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This question already has an answer here:

For the graph colourability problem, we are given a graph and our goal is to find a colouring of the graph with the fewest possible number of colours so that no two adjacent vertices have the same colour. This problem is known to be NP complete.

Suppose that we have an algorithm $A$ that runs in polynomial time and tells us whether our graph can be coloured by using $\leq k$ colours. We can query this algorithm as many times as we want.

Would this imply that the graph colourability problem also be in $P$?

My approach would be to begin querying for $k=1$, and then keep incrementing $k$ until we get a positive response from $A$, which is going to be the answer to our problem.

However, if we know how many colours we can use to colour our graph, how do we then actually colour each node? Is there a known algorithm for this?

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marked as duplicate by D.W., Luke Mathieson, Juho, David Richerby, Rick Decker Jun 10 '15 at 12:48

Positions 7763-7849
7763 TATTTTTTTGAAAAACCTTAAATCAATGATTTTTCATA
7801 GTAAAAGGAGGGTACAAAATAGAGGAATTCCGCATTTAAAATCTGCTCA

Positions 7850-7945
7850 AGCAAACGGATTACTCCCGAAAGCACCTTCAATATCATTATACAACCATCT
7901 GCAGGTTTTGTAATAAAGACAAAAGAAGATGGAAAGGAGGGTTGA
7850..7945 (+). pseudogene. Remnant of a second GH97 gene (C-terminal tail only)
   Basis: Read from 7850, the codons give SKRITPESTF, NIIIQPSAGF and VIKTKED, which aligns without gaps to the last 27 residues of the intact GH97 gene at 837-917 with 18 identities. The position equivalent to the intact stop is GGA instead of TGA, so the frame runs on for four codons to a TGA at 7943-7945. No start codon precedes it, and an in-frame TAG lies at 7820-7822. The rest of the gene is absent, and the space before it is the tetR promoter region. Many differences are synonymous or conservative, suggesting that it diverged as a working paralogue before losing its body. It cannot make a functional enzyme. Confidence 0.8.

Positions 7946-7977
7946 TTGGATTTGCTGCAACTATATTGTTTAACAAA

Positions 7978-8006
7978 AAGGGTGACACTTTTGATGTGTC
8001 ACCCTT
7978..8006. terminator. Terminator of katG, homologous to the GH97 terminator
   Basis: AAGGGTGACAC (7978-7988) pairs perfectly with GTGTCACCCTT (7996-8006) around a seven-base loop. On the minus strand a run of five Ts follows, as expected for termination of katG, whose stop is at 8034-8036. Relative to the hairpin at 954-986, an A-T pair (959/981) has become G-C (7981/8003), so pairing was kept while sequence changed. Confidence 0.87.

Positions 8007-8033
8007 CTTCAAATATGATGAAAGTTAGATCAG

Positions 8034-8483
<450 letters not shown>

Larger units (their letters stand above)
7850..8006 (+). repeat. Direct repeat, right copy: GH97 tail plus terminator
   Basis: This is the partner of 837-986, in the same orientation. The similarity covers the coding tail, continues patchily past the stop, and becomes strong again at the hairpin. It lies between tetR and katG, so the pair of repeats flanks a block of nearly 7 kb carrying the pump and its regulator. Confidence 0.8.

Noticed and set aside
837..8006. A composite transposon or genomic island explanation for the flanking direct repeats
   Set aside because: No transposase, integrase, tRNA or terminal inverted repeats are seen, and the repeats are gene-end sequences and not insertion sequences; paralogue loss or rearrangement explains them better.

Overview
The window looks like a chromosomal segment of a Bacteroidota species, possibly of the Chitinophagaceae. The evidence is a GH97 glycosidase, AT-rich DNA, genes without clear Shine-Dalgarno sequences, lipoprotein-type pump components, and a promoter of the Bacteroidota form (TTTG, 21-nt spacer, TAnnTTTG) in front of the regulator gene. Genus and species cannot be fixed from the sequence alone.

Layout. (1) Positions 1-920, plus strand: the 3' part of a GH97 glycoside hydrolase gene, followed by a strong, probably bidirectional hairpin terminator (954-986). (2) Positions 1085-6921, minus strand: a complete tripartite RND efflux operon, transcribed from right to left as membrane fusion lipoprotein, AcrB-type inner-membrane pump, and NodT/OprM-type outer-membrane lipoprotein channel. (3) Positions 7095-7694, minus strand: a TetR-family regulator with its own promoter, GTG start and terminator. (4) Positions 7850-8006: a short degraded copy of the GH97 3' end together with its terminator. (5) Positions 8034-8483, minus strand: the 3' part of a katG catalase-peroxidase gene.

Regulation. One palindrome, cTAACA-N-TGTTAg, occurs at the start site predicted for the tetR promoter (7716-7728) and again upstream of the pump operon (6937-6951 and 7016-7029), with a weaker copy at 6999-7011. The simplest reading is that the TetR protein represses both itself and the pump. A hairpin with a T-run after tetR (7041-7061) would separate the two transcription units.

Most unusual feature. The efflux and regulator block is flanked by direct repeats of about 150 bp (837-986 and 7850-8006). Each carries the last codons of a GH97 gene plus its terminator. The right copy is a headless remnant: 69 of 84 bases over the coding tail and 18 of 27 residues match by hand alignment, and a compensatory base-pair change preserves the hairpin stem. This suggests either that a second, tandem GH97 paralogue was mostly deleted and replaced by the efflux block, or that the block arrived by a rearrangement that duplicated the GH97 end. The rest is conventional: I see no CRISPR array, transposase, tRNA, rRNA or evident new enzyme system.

This question has been asked before and already has an answer. If those answers do not fully address your question, please ask a new question.

  • $\begingroup$ This question has been asked before... $\endgroup$ – Yuval Filmus Jun 9 '15 at 20:17
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Hint: If there is a valid coloring in which vertices $x,y$ get the same color then the graph resulting from merging $x,y$ into a single vertex has the same chromatic number. Otherwise, you can add an edge between them (if it doesn't already exist). Either way, the graph "simplifies" (either the number of vertices decreases, or the graph gets closer to a clique).

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